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      • Nope, tell you the truth you just reminded me about gravatar. It´s not that I don´t see myself good, I actually have a problem which is even though my mother will tell me I look like crap I actually look myself in the mirror and giggle at how beautiful I am. No reason, it´s in the blog. Jesus, I even have a picture of me stripped naked from head to waist with a tube protruding from the stomach.
        Last time I got angry at gravatar because I couldn´t figure out how to put my e-mail and blog adress. I´ll talk it in the nearby future. If my face is going to be out there I´d prefer to be my now shorty shorty hair, with a sick person´s face. I don´t care. I have no shame. You have to know that by now after reading all my stupid things and seing the worst photos of your life! Sorry I put you through that…..
        Stay Frosty friend.

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  3. An interesting article, Kendall. In the 1980’s, Paul Simon’s ‘Gracelands’ album was the only time I can remember hearing or seeing South African culture represented in anything other than withering terms. Thanks for spreading the word about some of the more aspirational aspects of an incredibly complex part of the world.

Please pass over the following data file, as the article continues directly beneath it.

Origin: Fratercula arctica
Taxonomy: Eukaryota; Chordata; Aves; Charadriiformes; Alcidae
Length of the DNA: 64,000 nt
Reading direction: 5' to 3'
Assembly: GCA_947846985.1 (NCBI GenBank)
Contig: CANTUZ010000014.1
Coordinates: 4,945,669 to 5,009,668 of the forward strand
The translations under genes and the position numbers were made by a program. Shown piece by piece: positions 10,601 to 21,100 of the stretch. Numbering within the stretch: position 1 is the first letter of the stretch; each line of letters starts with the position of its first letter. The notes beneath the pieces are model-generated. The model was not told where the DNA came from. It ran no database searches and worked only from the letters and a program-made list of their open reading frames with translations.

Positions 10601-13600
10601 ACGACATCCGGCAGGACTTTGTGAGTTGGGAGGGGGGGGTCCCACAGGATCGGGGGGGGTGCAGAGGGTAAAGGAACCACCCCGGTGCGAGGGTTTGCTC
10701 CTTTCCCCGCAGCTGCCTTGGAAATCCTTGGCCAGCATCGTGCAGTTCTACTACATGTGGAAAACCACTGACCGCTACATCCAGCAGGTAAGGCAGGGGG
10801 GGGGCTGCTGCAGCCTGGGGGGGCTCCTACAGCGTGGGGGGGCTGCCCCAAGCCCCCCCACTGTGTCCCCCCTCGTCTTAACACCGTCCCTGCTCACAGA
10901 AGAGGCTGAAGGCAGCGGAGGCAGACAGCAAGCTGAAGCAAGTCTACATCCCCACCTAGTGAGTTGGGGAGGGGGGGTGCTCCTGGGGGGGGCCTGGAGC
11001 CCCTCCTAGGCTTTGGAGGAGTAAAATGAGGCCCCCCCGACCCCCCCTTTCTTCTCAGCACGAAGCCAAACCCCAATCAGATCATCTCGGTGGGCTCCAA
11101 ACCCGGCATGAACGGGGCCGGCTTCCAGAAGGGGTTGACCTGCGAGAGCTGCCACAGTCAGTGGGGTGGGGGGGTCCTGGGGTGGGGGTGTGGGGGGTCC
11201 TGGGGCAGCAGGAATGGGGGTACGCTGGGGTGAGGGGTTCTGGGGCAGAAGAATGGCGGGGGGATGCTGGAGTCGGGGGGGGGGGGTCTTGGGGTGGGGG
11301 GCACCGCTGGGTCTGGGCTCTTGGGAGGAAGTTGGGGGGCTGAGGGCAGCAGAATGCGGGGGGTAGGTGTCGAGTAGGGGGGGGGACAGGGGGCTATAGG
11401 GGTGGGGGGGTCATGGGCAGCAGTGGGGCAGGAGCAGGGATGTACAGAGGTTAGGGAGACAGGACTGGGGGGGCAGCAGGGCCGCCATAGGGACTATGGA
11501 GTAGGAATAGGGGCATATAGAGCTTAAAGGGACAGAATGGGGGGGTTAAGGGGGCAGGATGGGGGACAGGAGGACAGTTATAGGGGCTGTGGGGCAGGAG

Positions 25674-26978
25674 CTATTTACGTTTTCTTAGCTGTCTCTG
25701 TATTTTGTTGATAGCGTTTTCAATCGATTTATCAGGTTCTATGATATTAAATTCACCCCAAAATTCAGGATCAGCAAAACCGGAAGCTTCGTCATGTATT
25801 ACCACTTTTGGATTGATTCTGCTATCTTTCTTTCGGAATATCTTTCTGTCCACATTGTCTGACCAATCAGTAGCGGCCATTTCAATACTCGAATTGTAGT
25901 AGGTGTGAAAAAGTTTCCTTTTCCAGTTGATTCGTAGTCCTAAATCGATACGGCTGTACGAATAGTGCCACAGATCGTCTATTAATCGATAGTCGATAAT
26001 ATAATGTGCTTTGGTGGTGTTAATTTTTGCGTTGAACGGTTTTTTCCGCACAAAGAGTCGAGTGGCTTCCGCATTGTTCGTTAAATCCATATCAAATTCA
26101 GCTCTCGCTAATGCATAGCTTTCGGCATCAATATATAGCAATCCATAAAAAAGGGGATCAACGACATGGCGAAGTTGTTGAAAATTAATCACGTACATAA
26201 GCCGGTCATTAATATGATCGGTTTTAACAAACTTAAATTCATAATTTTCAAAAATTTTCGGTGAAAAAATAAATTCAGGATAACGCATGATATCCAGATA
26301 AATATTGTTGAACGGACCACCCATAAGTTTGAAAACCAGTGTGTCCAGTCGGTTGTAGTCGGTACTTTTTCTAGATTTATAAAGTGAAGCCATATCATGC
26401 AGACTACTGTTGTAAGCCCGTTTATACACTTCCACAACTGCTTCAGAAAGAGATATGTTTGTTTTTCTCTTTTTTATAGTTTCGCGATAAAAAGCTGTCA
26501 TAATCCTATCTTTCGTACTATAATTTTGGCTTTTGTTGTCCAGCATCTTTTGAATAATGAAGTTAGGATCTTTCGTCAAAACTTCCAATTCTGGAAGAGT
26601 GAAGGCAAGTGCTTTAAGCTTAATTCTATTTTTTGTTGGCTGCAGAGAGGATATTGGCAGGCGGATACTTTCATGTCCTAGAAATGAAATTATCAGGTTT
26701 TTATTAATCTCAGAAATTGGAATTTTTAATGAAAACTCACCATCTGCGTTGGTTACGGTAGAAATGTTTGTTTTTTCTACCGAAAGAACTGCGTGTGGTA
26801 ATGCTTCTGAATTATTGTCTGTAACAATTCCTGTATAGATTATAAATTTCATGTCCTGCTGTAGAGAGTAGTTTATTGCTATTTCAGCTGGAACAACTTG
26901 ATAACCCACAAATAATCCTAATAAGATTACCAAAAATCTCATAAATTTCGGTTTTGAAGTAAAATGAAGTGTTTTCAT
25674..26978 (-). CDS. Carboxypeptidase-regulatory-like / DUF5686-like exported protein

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    • Adam – So good to see you. I saw a picture of a young man hiding under a counter, in the mall in Kenya. It appeared a good samaritan was coaching him out, but when he saw the three dead bodies, he went into hysterics. It was a still photo but thats the read I got. The mall, the shoppers, the beautiful and the gunshots gave me room for pause. Not just for the victims, but for the continent and I was inspired to write this piece. I am really grateful that it has been received in the spirit in which it was written, and in the spirit of humanity. Thank you for adding your voice to this forum. It means so much. And if I haven’t told you….welcome to the neighborhood. Glad you made it.

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  4. This is exactly why I’m happy to follow your blog. I learn things that aren’t always on my personal radar. Perspective should always change and grow. It makes me glad I’m human while pointing out that we all have a lot of work to do.